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Popular Massachusetts bakery to pay for violating child labor laws



A Massachusetts Bakery and its owner will pay $25,000 in penalties for numerous violations of the state’s child labor laws over the course of one year, Attorney General Maura Healey announced Tuesday.

White’s Pastry Shop Inc. and its owner David White have been cited for scheduling minor employees to work too many hours in a given day and beyond the permissible hours of the day, and for failing to obtain a work permit for all of the minors the business employed at its locations in Brockton, Hingham, and Mansfield.

The AG’s Fair Labor Division began investigating White’s Pastry Shop in connection with a separate investigation by the AG’s Civil Rights Division into the business’s Brockton location that resulted in a lawsuit against the business and two of its managers for subjecting another employee to discriminatory treatment based on the employee’s race and disability. The Fair Labor Division’s investigation revealed violations including minors working too late into the evening and too many hours per shift.

The company was previously cited in 2018 for child labor violations of the same nature.

Under Massachusetts law, children under 18 may not work more than 9 hours in a day or more than 48 hours in a week. Fourteen- and 15-year-old children may not work later than 7 p.m. and 16- and 17-year-old children may not work later than 10 p.m. on a night preceding a school day, or later than midnight preceding a non-school day. State law also requires employers to have work permits on file for all workers under 18 years of age.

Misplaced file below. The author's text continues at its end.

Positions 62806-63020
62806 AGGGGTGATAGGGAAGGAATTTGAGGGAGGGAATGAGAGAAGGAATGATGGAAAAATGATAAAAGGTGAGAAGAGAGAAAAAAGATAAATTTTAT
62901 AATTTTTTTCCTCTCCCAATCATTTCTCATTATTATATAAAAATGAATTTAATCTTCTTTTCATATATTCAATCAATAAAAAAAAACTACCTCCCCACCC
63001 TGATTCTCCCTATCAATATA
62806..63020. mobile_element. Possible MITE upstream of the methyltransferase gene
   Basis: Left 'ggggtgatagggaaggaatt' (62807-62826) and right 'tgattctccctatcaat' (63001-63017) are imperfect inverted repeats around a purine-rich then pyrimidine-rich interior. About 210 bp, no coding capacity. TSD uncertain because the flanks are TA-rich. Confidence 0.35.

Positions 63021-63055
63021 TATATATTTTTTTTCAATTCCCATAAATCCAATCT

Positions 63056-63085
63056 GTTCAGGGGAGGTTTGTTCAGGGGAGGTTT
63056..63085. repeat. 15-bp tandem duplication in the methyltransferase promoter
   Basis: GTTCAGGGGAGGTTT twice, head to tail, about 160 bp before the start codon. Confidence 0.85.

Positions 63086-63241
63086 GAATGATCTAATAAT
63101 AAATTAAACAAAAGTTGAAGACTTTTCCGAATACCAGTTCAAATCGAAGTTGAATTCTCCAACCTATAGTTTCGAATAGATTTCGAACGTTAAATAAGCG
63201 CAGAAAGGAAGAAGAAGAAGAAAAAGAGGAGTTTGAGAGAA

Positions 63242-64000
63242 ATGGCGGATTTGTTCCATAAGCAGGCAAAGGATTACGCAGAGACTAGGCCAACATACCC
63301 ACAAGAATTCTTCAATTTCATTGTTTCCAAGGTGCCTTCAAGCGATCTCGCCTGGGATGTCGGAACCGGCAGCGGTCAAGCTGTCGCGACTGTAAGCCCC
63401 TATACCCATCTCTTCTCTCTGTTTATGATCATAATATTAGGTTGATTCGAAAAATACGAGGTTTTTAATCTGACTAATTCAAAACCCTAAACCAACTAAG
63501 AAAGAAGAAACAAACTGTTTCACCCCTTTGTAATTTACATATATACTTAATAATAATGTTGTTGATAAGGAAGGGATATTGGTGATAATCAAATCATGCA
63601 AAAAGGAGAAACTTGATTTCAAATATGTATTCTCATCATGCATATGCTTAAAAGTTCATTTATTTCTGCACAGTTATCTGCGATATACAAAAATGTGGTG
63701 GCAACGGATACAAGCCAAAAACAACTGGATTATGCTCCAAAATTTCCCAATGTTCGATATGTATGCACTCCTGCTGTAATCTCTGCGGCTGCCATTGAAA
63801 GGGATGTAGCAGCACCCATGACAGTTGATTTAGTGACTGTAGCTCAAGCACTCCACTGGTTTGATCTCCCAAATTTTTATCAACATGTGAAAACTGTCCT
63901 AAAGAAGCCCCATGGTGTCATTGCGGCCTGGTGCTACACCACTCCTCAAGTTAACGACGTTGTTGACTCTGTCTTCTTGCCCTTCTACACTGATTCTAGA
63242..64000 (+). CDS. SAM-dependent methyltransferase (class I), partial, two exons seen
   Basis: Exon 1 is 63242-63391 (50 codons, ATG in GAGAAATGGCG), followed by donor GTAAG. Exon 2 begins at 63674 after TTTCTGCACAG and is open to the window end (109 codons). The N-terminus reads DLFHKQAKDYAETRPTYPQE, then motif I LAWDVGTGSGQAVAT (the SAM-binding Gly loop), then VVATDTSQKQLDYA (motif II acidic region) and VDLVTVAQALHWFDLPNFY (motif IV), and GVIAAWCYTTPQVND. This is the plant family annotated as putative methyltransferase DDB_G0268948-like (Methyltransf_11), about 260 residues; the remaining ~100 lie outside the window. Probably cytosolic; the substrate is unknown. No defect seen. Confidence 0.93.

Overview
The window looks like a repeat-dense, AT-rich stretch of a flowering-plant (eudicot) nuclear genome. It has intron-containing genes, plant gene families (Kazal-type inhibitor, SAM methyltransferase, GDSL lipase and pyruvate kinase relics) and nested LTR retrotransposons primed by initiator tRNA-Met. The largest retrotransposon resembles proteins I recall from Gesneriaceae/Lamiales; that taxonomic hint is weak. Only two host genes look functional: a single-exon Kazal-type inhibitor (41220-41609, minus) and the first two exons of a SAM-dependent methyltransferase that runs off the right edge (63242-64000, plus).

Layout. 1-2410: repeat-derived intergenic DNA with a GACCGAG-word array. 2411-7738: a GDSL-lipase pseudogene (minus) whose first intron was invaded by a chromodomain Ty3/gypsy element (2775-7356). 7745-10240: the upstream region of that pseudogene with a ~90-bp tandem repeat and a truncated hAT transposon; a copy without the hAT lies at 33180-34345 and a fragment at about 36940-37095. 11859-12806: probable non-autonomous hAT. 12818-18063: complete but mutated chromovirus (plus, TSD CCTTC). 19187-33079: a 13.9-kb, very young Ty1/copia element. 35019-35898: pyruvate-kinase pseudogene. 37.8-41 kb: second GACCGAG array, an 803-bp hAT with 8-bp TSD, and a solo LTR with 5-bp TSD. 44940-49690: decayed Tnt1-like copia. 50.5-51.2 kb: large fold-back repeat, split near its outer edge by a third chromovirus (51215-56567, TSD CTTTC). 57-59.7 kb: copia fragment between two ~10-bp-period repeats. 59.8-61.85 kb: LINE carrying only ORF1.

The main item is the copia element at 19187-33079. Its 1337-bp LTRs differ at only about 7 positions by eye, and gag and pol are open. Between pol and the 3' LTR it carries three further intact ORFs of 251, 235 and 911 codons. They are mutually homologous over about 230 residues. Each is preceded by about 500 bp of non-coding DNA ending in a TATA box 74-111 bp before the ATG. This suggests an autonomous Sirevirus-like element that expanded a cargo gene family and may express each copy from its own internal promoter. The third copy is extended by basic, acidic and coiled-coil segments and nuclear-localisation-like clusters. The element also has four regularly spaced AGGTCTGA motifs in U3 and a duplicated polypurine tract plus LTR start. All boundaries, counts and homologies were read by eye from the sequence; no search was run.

The AG’s Office recently released its fifth annual Labor Day Report on the Fair Labor Division’s efforts to address wage theft and other forms of worker exploitation in fiscal year 2020. The report shows that the Division assessed more than $12.3 million in restitution and penalties against employers on behalf of workers in Massachusetts. The report also shows that the Fair Labor Division broadened its efforts to investigate child labor complaints and protect young workers in fiscal year 2020, with more than $3.4 million in penalties against 37 employers including chains like Dunkin’, Qdoba, and Wendy’s. In the largest child labor case handled by the AG’s Office to date, Chipotle was cited for an estimated 13,000 violations and has paid more than $1.8 million in penalties and assessments.

Workers who believe that their rights have been violated in their workplace are encouraged to file a complaint at

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